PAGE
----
THE Ghana Tourism Authority (GTA) has been urged to feature festivals on the national tourism calendar to help them grow into prominence.
The Regent of the Nungua Mankralo Black Stool, Nii Bortey Kofi Frankwa II, who made the appeal, said the economic benefits of the celebration of festivals would be enormous if properly publicised for the people within the country and outside to know about them and plan towards participating in them.
“Festivals such as Kplejo alone can sustain the tourism industry if they are properly featured on the tourism calendar and given the right publicity,” Nii Frankwa II said.
Nii Frankwa, who doubles as the Oyibi Gonten Mantse, was speaking in an interview about the economic gains of festivals.
“Aside from forging unity among the people, the economic benefits of such celebrations cannot be lost on us because if the Ghana Tourism Authority and the State get involved, festivals can bring a lot of economic activities to the people,” he said.
The annual celebration, which begins with the filling of a special traditional pot with sacred water three times, accompanies other related customary practices.
It includes the pilgrimage from Oyibi to Nungua to deliver the first harvested sacred corn in the year to the Gborbu Wulomo (Shitse), Overlord of the Ga-Dangme State.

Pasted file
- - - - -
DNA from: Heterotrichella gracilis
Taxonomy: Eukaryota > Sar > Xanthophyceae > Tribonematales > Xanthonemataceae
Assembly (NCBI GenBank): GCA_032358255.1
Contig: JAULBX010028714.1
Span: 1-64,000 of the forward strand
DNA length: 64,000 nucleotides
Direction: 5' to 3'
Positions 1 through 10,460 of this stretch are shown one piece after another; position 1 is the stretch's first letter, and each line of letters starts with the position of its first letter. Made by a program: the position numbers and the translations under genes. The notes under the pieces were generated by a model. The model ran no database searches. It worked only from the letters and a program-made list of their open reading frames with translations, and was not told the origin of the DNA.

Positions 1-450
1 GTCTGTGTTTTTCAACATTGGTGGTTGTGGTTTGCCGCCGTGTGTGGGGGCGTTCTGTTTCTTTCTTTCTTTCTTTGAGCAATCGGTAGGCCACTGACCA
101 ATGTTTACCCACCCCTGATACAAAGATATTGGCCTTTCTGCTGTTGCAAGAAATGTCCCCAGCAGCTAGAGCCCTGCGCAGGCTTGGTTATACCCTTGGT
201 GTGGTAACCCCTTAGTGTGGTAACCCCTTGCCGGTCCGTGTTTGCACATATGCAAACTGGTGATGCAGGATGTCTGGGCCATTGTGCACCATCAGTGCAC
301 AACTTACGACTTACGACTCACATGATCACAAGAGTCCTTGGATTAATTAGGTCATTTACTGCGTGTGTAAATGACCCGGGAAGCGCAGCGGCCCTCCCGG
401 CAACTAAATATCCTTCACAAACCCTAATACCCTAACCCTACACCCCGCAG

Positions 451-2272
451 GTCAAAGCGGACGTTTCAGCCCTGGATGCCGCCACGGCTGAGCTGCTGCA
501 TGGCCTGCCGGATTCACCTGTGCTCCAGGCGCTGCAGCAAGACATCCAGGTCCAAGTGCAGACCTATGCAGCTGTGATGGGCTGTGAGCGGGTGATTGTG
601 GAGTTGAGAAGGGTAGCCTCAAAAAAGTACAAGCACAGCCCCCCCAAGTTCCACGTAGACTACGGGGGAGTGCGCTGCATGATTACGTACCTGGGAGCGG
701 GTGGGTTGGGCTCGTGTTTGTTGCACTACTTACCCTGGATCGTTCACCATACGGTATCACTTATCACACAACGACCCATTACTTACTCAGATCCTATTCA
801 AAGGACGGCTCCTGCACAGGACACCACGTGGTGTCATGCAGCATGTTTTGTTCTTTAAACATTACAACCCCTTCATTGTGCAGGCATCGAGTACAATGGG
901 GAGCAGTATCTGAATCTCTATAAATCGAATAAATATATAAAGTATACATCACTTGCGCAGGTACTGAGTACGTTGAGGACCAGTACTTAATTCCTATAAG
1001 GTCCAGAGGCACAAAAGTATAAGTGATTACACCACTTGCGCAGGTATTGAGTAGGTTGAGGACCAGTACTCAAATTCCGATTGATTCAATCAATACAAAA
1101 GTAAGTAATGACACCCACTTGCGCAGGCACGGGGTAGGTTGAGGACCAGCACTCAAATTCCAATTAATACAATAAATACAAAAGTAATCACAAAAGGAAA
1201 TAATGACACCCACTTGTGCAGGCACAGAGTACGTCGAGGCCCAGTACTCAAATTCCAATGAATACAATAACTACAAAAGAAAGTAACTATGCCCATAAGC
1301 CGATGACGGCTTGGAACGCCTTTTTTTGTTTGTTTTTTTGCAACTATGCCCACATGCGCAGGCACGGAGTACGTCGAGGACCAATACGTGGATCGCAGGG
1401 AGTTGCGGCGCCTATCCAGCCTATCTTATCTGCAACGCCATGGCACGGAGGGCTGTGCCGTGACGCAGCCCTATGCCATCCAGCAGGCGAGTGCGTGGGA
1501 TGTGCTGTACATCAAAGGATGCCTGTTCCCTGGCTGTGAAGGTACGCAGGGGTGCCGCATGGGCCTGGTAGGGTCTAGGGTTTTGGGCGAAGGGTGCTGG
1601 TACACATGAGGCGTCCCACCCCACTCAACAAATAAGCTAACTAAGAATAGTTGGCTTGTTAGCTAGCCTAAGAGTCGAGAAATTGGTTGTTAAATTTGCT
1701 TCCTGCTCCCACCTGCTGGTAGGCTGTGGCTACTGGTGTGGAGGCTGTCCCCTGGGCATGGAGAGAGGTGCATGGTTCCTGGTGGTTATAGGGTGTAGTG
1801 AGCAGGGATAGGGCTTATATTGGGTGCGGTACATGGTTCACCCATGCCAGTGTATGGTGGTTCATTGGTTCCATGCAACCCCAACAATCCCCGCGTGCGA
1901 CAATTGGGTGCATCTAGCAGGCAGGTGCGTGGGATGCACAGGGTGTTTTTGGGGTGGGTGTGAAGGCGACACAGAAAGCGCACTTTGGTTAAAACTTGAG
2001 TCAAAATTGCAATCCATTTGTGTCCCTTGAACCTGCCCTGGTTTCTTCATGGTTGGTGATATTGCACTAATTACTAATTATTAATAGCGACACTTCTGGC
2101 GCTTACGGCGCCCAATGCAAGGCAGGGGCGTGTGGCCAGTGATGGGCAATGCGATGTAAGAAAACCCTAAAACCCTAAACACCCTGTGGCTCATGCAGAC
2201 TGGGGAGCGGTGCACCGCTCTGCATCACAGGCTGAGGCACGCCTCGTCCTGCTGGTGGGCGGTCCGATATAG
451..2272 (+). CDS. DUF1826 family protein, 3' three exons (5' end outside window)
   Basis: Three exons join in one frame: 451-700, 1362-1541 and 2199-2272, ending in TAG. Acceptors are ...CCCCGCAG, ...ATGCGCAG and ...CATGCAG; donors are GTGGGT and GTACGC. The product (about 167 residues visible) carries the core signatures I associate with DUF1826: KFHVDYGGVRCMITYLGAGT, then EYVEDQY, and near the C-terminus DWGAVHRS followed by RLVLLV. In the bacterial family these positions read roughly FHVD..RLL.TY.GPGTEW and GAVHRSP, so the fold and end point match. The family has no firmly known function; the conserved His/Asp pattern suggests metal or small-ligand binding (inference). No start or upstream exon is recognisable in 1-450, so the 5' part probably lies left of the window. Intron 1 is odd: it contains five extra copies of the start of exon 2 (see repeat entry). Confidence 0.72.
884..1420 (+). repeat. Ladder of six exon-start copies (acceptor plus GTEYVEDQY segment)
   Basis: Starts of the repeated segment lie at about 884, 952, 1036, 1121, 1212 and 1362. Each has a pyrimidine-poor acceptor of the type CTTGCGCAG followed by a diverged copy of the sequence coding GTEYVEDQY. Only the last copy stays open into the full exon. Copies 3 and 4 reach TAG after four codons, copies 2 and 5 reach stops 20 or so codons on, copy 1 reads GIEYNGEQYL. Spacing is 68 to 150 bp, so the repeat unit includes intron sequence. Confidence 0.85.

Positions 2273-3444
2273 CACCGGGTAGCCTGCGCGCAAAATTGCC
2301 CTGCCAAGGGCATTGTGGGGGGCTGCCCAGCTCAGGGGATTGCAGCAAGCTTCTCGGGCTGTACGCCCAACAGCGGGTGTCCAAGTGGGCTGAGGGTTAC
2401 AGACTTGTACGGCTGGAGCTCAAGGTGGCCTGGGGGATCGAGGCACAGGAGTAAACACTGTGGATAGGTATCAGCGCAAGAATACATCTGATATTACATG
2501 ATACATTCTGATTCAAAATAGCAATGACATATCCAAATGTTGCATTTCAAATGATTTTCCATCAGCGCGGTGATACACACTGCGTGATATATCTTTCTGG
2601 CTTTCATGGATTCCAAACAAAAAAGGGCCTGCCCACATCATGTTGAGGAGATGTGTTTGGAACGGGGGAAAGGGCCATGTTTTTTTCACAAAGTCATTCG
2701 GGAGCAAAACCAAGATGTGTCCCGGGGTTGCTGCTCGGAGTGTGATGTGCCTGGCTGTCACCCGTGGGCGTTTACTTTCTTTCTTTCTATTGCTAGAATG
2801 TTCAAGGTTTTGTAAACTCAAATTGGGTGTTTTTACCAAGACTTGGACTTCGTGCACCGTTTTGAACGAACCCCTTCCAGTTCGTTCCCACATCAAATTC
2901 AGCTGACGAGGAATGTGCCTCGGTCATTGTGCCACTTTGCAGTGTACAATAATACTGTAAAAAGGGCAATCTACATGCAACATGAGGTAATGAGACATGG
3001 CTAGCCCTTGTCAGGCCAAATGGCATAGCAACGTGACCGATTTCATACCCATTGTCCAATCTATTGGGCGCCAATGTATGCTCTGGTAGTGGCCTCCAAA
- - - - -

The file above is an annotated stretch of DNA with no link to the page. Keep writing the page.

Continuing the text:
This paves the way for the Ga-Dangme people to begin the consumption of the new corn which is used in the preparation of the traditional food called ‘Kpokpoi’ and eaten throughout the celebration of the festival.
Nii Frankwa II explained that according to oral tradition, the Ga-Dangme people who were also in Egypt with the Jews made away with some of the corn seeds and planted them anywhere they settled during their migration process.
“Rites ahead of the festival start with the filling of the pots of the gods –‘Dudomlonuwoo’,” he said.
“They are, therefore, the first to celebrate the annual feast festival generally known as Homowo (hooting at hunger) but unlike the other Ga tribes, Nungua celebrates the Kplejo Festival instead of the popular Homowo,” he said.
July in Nungua
Meanwhile, a street carnival dubbed ‘July in Nungua’, which featured musicians such as Shatta Wale, was organised to climax the festival.
“It kept both the old, young, ordinary and royalty on their feet from night till the next day,” Nii Frankwa II said.
Reacting to the successful celebration, the Nungua Mantse, Odehekpakpa King Odaifio Welentsi III, was also thankful to the people and encouraged them to maintain the unity.
‘’This is what unity brings. We can only develop if we unite and it is only out of unity that Nungua can develop,’’ King Welentsi III said.